The Division of Criminal Justice, as well as legislative staff tasked with evaluating budgetary proposals, have struggled to calculate the cost of community corrections programs because many are run by private entities that aren’t required to report their finances despite receiving millions in taxpayer funding. Most of what’s known about their finances comes from self-reported data that is difficult to verify.
The audits mandated by the new law could help answer the question.
“If it turns out that the amount of funding isn’t adequate to provide the level of services that we are expecting or hoping for, then that will provide us information,” said Katie Ruske, the manager of the Office of Community Corrections. “We don’t really know what we’re gonna learn or find out.”
Justin Brakke, a nonpartisan senior legislative budget and policy analyst at the Colorado State Capitol, proposed the financial audits to lawmakers during a December briefing. A bipartisan group of four lawmakers on the Joint Budget Committee sponsored the bill.
State Rep. Shannon Bird, the committee’s vice chair and a Democrat from Westminster, cited the need for greater transparency and accountability during a follow-up hearing, referencing ProPublica’s reporting on an overdose death at a Colorado Springs halfway house. Family members had called the facility pleading with staff to check on their loved one, but he was found dead the following day. The overdose death was the third to occur in an eight-month span at the facility run by ComCor Inc. and came after a string of limited-scope state audits that identified serious issues that went unresolved.
“That’s just one story. But it is sort of elevating this concern about how safe people are and the quality of the service that the state is getting,” Bird said during the December hearing.
Mark Wester, the executive director of ComCor Inc., said in response to ProPublica’s reporting on the death that staff followed all protocols and that an investigation by El Paso County employees found no deficiencies in the facility’s response to the incident. Wester denied ProPublica’s request to review the county’s investigation, and in response to a public records request the county said it found no documentation of such an investigation.
Since then, at least one other person has died of an overdose at a facility run by ComCor Inc. — which recently rebranded as Embrave — according to a coroner report obtained by ProPublica.
“Community Corrections including Comcor Inc is dealing with the increased threat of overdoses driven by fentanyl and other substances,” Wester said in a written statement. “In response to this trend, Comcor became a certified Harm Reduction Facility through the Colorado Department of Public Health and Environment.”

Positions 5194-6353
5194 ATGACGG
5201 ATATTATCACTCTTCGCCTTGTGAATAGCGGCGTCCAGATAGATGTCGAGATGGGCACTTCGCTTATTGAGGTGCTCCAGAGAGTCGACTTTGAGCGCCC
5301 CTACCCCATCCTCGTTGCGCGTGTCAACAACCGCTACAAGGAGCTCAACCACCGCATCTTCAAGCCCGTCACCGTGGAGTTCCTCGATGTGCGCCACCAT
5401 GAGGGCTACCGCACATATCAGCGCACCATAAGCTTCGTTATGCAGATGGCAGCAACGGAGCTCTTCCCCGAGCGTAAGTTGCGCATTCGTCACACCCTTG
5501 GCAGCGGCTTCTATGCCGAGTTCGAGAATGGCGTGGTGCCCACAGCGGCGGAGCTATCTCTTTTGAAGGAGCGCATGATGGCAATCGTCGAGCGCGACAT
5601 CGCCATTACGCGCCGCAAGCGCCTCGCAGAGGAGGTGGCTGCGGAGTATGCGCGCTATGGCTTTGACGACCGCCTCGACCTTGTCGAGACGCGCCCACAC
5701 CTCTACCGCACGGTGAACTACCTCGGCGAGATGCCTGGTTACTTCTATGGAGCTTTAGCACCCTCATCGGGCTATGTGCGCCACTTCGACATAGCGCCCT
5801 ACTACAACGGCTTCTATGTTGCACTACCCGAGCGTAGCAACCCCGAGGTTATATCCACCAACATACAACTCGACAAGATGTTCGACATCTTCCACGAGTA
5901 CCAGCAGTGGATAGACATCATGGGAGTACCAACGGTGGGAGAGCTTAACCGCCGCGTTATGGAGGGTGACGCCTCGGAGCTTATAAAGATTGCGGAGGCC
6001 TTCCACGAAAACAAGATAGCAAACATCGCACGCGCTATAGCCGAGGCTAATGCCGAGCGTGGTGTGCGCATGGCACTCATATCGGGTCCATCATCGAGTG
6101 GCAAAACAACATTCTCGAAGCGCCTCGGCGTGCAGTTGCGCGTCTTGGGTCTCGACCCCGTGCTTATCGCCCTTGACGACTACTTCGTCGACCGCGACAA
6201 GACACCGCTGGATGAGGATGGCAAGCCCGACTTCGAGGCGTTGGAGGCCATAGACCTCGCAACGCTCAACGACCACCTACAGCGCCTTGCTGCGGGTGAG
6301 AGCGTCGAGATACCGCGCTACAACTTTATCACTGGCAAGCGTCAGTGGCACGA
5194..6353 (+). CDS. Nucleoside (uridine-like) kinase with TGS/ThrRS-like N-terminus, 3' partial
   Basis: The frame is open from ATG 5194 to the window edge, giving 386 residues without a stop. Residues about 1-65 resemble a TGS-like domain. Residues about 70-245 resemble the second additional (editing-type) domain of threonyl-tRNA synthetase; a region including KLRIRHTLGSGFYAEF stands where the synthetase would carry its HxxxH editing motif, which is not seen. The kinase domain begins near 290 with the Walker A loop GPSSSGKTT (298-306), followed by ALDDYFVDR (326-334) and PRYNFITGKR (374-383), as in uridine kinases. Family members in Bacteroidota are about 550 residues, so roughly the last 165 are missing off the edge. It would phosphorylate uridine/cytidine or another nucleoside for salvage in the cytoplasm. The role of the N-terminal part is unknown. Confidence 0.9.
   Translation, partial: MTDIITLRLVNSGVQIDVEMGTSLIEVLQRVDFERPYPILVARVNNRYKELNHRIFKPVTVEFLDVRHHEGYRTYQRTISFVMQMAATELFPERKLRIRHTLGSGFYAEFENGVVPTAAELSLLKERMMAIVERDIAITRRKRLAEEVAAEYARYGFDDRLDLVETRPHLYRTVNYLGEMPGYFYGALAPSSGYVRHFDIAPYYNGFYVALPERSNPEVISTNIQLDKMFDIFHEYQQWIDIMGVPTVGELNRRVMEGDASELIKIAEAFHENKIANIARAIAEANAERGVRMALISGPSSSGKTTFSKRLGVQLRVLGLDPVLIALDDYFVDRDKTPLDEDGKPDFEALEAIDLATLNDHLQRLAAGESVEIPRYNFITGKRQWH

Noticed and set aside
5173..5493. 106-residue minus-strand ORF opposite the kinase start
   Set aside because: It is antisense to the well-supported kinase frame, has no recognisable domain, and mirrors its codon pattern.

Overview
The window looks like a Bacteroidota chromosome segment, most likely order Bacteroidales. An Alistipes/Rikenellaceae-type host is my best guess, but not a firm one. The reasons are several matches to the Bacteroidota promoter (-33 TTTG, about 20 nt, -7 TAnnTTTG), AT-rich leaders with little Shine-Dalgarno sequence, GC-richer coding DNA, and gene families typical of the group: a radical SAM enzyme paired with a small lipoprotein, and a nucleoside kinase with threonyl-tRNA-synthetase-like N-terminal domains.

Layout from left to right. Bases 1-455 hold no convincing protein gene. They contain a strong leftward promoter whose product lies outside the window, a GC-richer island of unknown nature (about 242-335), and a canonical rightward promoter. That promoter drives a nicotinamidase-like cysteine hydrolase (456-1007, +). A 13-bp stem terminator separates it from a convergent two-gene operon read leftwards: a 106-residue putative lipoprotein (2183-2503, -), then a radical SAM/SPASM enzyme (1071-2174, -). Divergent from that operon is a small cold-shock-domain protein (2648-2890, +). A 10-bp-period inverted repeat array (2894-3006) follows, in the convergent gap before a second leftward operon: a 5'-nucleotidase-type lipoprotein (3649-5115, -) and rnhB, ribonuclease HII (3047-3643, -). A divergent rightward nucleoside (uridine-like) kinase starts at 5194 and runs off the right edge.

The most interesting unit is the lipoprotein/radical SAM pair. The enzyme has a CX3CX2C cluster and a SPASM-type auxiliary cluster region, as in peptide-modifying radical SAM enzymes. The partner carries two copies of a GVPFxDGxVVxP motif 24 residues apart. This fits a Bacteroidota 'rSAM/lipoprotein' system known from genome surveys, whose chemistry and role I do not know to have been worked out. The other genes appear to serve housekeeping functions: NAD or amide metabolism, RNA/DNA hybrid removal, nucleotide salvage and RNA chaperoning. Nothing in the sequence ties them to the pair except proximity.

Pete Carey, the executive director of El Paso County’s Justice Services Department, said in a written statement that the county is strengthening its oversight of community corrections facilities, including ComCor Inc. It helped create the 4th Judicial District Community Corrections Authority, which will oversee halfway house contracts instead of the local community corrections board, and has hired a compliance specialist.
“El Paso County is dedicated to ensuring that community corrections vendors comply with our standards and expectation for safety and security,” he wrote.
A new state task force focused on reentry
Separately, a new state task force will explore how to improve reentry services, including community corrections. The task force, which was convened by the Colorado Commission on Criminal and Juvenile Justice, a policy group within the state’s Department of Public Safety, had its first meeting on April 11.
Ashaheed, who will serve on the task force, said he hopes the group focuses on removing financial obstacles and assisting with career development, instead of low-paying jobs. But, he said, he is so far disappointed by the committee’s lack of racial and ethnic diversity — as well as how few of its members have experienced reentering society after incarceration.
Recent changes, such as the Denver City Council’s decision to cut ties with for-profit halfway house operators and replace them with more evidence-based programs, give him some hope, he said.
He wants the task force to build on “some of the positive changes that have happened,” Ashaheed said. “It’s still yet to be determined how well we’re actually going to do.”